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US Private Equity Firm Agrees To Buy London & Capital

Tom Burroughes Group Editor June 9, 2022

US Private Equity Firm Agrees To Buy London & Capital

The deal is another case of a private equity firm buying into the wealth management story around the world. London & Capital has been in existence since 1986 and among its specialisms is working with US expats and those with US connections.

US private equity house Lovell Minnick Partners has bought a majority stake in a UK-based wealth management firm, London & Capital – a business which has made a specialty of serving expat Americans and those with US connections.

London & Capital, overseeing £4.1 billion ($5.13 billion) of client money, is one of a cluster of non-US firms that continued to keep US expats and US-linked persons on their books. Some big foreign financial institutions such as HSBC and Deutsche Bank closed their doors to taking on new clients from this segment a decade ago. US tax rules – the FATCA legislation, for example – made such business less profitable in certain cases.

Under the terms of the transaction, London & Capital’s management team will continue to lead the business and will retain a “significant minority stake,” according to a statement from the organizations. The financial terms were not disclosed. 

The transaction continues a trend of private equity houses taking stakes in wealth managers, tapping into forces such as the multi-trillion-dollar wealth transfer between generations, the rise of new wealth, and the complexities of tax planning.

As a result of the deal, Lovell Minnick Partners, which has offices in Philadelphia, Los Angeles and New York, is buying a business which was set up more than three decades ago. It serves more than 800 private and institutional clients and has 120 staff, of whom more than 50 are investment professionals.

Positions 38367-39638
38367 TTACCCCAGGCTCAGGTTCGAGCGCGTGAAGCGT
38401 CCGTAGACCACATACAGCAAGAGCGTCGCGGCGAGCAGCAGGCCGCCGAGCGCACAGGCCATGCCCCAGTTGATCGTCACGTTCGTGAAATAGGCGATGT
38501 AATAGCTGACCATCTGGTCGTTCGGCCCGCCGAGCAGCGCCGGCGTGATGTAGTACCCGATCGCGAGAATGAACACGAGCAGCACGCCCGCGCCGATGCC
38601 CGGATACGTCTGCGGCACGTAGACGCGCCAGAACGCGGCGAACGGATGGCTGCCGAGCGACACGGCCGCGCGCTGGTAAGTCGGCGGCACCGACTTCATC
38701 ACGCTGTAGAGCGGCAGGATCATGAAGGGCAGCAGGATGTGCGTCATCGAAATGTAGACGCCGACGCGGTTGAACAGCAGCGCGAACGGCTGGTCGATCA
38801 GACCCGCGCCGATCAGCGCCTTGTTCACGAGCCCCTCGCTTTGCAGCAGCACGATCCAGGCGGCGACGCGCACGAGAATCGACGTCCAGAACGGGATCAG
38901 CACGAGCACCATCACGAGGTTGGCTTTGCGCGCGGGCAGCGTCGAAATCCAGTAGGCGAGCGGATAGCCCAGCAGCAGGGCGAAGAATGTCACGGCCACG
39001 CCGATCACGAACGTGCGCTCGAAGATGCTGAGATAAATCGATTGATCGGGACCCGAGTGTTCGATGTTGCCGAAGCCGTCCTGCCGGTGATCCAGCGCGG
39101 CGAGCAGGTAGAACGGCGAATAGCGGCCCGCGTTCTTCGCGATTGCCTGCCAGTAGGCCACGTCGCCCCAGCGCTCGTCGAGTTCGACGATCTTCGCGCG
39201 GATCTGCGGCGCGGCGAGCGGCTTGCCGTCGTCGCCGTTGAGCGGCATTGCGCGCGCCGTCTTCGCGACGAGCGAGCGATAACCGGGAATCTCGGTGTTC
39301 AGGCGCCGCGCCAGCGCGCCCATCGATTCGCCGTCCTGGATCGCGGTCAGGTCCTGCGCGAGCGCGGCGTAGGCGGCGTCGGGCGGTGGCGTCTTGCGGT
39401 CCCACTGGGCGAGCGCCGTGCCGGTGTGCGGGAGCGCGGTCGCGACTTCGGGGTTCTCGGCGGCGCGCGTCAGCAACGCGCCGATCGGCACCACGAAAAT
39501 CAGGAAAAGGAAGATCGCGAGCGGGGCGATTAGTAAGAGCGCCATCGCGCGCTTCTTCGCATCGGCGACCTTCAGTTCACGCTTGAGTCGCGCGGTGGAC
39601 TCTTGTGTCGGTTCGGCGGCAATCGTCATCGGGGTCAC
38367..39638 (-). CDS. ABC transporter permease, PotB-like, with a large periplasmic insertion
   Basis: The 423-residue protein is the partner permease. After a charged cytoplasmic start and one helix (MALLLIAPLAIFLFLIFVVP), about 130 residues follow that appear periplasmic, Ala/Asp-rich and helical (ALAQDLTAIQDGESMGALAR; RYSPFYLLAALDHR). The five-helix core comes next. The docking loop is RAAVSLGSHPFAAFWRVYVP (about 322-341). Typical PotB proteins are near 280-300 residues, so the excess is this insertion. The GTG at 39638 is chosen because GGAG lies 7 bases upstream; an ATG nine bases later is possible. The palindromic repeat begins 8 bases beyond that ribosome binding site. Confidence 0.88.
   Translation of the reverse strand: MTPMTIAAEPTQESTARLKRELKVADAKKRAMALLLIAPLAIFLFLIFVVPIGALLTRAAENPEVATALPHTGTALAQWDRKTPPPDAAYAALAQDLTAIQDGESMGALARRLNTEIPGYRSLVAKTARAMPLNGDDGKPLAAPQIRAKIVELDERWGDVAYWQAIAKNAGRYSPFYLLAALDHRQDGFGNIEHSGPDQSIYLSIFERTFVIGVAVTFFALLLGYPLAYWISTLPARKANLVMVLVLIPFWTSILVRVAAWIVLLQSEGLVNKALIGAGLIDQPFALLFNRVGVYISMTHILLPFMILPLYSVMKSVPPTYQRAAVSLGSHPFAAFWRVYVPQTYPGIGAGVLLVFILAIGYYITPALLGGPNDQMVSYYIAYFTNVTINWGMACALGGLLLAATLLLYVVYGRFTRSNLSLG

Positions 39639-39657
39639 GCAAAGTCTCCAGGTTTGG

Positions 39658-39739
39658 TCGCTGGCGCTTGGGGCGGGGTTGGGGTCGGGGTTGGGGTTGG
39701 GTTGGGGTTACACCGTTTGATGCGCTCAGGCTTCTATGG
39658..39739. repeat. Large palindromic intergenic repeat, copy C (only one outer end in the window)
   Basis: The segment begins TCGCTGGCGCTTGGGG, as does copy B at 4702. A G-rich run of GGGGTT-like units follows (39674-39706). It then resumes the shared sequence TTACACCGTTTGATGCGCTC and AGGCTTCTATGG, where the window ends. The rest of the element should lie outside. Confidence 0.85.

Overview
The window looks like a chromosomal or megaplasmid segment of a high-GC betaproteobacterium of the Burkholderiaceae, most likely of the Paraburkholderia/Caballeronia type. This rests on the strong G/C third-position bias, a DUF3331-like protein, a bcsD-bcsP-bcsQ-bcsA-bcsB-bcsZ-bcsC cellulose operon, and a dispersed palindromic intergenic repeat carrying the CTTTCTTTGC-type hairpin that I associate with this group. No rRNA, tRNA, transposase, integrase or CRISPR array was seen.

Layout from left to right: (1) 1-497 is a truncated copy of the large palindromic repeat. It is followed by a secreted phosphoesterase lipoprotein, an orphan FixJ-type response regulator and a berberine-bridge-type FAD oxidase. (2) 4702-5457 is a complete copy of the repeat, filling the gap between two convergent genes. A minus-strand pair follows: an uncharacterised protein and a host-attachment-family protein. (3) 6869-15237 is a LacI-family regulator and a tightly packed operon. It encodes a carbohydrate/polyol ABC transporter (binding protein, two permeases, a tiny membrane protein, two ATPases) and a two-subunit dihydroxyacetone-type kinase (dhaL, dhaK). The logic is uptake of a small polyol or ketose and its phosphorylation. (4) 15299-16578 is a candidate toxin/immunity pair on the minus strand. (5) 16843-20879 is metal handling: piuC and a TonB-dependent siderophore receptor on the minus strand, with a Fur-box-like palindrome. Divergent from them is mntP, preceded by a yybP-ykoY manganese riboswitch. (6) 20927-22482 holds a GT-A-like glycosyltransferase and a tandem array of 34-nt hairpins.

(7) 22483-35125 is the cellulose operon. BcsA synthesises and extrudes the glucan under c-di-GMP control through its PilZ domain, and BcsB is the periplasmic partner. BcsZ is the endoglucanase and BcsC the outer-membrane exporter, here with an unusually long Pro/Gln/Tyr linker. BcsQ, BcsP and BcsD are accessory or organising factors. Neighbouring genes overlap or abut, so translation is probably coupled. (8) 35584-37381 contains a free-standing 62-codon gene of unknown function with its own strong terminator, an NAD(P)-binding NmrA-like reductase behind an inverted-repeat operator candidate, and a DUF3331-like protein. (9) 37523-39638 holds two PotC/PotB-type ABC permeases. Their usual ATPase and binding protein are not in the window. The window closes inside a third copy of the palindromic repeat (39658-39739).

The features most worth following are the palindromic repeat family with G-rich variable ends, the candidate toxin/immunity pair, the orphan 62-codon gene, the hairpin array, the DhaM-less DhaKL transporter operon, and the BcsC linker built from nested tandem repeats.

“We chose to partner with LMP because of the firm’s excellent track record of working with management teams to scale and enhance wealth and asset management firms. Their deep experience in the space and our sense of shared values and culture align with our focus on providing an exceptional service and experience for our clients,” Guy McGlashan, chief executive at London & Capital, said. “We are at an exciting point in our evolution as a firm, and attracting the private investment plus the operational support LMP offers, will allow us to expand our client solutions, grow internationally, invest in technology, and bring on new teams. We look forward to working closely with the LMP team.”

Eliane Freedman, widow of the late London & Capital founder Daniel Freedman, said: “Daniel would have been very pleased to see the continued success of the business as it moves into this new phase. We are delighted with the new partnership with LMP and wish them and the management team every success in the future."

The transaction is expected to close in the fourth quarter of 2022, subject to customary regulatory reviews and approvals. Raymond James Financial International Limited served as financial advisor to LMP and Spencer House Partners served as financial advisor to London & Capital. Proskauer Rose served as legal counsel to LMP and Charles Russell Speechlys served as legal counsel to London & Capital. Wallace and Cavendish Corporate Finance served as legal and financial advisors respectively to the Freedman family.

Private equity at the party
In the US, a recent case was Beacon Pointe Advisors’ acquisition of Altavista Wealth Management. Family Wealth Report discussed the trend here.

In the UK, there have been several private equity purchases of advisory firms. In October 2021, for example, Further Global Capital Management bought a majority stake in financial advisor and tax firm Progeny; in March this year, private equity-backed MKC Wealth purchased London-based IFA firm Anthony, Bryant & Company. In January, Verso Wealth Management, the digitally-driven wealth management group, acquired Pavis Financial Management Limited.

Such private equity involvement in the wealth and asset management space has created concerns. The UK regulator, the Financial Conduct Authority, is reportedly examining the trend, pondering potential risks (Financial News, September 15, 2021). A question that advisors have raised in the past is whether the time horizons of a typical PE fund – such as five years – align well with the long-term interests of the end clients.

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